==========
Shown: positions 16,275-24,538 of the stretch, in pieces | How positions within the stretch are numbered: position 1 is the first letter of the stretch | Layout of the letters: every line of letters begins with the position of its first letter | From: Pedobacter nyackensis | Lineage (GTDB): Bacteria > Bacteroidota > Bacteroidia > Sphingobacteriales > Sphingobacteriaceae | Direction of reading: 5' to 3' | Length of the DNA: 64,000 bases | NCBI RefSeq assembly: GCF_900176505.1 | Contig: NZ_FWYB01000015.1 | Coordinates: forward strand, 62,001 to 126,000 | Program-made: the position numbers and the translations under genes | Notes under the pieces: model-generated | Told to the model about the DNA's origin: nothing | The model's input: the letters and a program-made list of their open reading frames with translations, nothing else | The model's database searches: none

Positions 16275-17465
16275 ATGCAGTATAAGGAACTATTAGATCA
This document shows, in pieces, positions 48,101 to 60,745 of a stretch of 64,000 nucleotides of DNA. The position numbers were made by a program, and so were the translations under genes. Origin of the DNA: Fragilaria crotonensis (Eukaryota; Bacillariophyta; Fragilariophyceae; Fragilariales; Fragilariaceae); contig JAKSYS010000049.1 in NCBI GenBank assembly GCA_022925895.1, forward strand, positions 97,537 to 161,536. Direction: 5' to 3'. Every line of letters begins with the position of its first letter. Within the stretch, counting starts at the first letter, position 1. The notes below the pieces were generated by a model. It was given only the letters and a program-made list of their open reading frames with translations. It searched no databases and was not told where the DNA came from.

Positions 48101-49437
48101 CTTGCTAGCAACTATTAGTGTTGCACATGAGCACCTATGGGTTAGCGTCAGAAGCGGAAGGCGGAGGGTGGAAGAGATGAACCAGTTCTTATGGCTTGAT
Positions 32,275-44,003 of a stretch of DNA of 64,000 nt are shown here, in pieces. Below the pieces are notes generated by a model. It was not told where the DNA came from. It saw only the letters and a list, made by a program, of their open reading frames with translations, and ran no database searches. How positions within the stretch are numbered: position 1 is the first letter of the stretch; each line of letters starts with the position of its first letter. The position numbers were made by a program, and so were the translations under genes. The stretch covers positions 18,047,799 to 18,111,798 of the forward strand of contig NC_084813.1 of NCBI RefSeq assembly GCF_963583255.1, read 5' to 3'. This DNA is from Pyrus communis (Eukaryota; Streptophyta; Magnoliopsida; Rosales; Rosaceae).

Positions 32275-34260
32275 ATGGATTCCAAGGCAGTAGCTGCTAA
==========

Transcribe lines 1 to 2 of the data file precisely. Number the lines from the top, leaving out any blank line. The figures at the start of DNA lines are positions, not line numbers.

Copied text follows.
Shown: positions 16,275-24,538 of the stretch, in pieces | How positions within the stretch are numbered: position 1 is the first letter of the stretch | Layout of the letters: every line of letters begins with the position of its first letter | From: Pedobacter nyackensis | Lineage (GTDB): Bacteria > Bacteroidota > Bacteroidia > Sphingobacteriales > Sphingobacteriaceae | Direction of reading: 5' to 3' | Length of the DNA: 64,000 bases | NCBI RefSeq assembly: GCF_900176505.1 | Contig: NZ_FWYB01000015.1 | Coordinates: forward strand, 62,001 to 126,000 | Program-made: the position numbers and the translations under genes | Notes under the pieces: model-generated | Told to the model about the DNA's origin: nothing | The model's input: the letters and a program-made list of their open reading frames with translations, nothing else | The model's database searches: none

Positions 16275-17465